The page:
The Dailies

Word of the Day

Prodigious (adj., pro-DIHJ-us)

Impressive, excellent, or huge. It's most effective when coming out of the mouth of a RP-speaking English professor or from the mouth of a mop-haired surfer dude who's been in the sun too long (neither of whom are prodigious).

Gif of the Day

TagsAnimalsBirdsWell, hello thereToucanWho can?You can?I can?Sue cans?

Link of the Day

The Brooklyn Nets

The Brooklyn Nets, man.

Few things have given us as much joy over the last two years as the Brooklyn Nets, and that has no business happening. Two years ago, the Nets were a disaster. Not their normal oddball dysfunction, but a flat out disaster. A from-the-earth-to-the-moon amount of overaggressiveness, hubris, and sloppiness placed them in the worst of all possible sports situations: bad, expensive, ugly to watch, and with no way to get better. One Nets site noted that “all twelve players were united only in their hatred of the coach.” They were an awful team to watch and a painful one to root for.

After the front office was cleared out, new general manager Sean Marks arrived and changed literally everything.* The coach was fired. A new one was hired. Players were bought out. New players were brought in, basically on tryouts. The front office was revamped. The team structure was redone. Players were traded, sometimes for surprising risks. Marks didn’t burn everything down and start over—the previous administration had already taken care of the first part—but he established that the Nets were a professional organization that cares about what they do and will work their tails off to get better.

Pure hustle. #WeGoHard

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That effort is noticeable on the court. The Nets play HARD every single game. Ask anyone around the league and they’ll tell you that the team does not quit for once. (If you quit, head coach and noted grinder Kenny Atkinson won’t play you.) They don’t have the upper-echelon talent…yet. What they do have is a roster full of guys who want to win and show what they can do. The Nets are always in games because they play hard—10 of their last 12 games have been decided by 6 points or less—and their depth is starting to swing games in their direction.

Spencer Dinwiddie is the clearest example of this. A castoff point guard who found his way to Brooklyn, Dinwiddie has become a clear leader with smart two-way play and never ever turning the ball over. And game-winners like this:

Or this, from earlier in the season:

But it’s not just Dinwiddie. Literally half the roster (if not more) is better now than they were at the start of the season. The ones who have been around for two years have come along way. Joe Harris has gone from being a minimum value signing to a brick refrigerator who hits 3-pointers and defends like a menace. Rondae Hollis-Jefferson, the one player still around from the pre-Marks era, has improved his shooting, handling, defense, and rebounding, and turned into the heart of the team.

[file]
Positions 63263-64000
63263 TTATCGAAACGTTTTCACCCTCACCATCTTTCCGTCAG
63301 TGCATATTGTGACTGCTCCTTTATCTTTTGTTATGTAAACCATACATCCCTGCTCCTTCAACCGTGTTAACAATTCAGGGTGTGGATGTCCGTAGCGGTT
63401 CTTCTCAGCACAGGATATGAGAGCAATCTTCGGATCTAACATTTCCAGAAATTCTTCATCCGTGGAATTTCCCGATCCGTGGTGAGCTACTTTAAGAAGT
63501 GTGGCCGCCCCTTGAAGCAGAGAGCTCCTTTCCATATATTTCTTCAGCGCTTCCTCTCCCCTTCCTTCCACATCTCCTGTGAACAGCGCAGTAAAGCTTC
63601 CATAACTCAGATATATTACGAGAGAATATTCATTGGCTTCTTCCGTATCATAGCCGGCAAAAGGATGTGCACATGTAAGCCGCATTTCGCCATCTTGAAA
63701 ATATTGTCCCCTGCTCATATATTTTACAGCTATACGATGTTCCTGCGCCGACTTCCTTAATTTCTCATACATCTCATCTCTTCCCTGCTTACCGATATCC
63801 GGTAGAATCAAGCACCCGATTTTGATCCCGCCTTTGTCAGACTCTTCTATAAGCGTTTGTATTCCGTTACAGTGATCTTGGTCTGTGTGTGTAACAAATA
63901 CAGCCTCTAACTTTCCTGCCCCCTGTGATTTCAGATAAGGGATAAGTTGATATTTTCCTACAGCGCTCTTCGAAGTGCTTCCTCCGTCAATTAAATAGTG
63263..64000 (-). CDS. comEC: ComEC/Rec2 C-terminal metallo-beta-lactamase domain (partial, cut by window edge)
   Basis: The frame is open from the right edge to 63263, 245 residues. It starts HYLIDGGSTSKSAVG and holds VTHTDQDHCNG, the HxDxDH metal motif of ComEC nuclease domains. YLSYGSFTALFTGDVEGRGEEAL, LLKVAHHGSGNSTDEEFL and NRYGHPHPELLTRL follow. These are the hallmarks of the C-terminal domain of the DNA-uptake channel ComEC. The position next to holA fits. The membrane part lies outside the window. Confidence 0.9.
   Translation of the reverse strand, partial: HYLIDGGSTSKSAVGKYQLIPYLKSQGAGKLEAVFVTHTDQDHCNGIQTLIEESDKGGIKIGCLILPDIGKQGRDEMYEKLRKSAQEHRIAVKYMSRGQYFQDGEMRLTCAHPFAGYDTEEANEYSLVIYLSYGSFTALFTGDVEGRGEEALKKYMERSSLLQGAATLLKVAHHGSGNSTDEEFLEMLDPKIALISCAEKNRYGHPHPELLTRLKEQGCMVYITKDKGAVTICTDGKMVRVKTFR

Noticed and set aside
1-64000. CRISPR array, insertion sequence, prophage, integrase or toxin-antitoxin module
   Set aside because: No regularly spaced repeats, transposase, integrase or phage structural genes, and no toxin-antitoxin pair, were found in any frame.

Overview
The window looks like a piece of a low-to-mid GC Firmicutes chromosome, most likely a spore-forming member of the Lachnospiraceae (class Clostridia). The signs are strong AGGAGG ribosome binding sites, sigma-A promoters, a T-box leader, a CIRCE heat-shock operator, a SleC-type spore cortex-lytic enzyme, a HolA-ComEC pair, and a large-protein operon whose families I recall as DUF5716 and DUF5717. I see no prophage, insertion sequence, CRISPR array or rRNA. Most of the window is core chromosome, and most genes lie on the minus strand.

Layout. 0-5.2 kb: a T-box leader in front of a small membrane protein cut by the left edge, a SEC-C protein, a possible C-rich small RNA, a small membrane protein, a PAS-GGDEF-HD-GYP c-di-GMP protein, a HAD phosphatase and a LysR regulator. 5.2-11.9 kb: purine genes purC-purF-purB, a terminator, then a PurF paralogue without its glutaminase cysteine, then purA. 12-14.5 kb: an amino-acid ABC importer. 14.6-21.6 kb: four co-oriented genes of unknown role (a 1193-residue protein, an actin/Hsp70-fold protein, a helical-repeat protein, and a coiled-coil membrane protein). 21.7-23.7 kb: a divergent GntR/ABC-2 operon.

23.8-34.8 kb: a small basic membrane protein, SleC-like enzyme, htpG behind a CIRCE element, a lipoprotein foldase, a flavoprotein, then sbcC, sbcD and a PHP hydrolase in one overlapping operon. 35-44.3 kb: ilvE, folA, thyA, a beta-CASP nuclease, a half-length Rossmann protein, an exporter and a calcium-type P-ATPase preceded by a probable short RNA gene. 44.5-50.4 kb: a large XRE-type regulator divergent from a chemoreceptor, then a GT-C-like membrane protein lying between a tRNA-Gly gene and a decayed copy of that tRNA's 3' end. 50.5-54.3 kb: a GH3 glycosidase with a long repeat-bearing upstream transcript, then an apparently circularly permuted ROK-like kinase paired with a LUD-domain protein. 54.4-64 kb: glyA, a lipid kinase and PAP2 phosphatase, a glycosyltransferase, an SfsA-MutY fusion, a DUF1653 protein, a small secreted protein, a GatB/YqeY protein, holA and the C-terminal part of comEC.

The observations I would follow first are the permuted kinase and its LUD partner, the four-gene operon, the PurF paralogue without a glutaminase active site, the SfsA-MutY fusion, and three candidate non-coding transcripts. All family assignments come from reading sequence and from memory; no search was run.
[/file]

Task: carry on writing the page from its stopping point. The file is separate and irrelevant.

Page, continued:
And that’s the fun of watching the Nets. Turn on any game and you’ll see a team playing hard and growing before your eyes. It’s not flashy growth from adding top-end talent. It’s slow, incremental growth that comes from building a culture of effort, development, and encouragement, then bringing in players who will respond to it.

The Nets are far from perfect. They are still 12 games under .500 on the season. They need top-end talent to really compete and pull out some of the close games; their depth won’t help them as much in the playoffs. They may never get to a place of truly competing. But goodness, are they fun to be a fan of. And they just might get there.

Note: two things we’d be remiss to omit. First, the Nets broadcast teams are both excellent. On TV, Ian Eagle and Sarah Kustok mix informativeness and entertainment with natural chemistry, and on radio, Chris Carrino and Tim Capstraw are magnificent in their quick, clear, and easy deliveries. Second, the “Brooooooklyn” chant at the Nets’ arena is something to behold, a mellow booming that echoes deep into the corners.

TagsSportsBasketballThe Brooklyn NetsA man digging his way freeJoy in the little momentsTrust the progressSeriously, can we make Spencer Dinwiddie an all-star?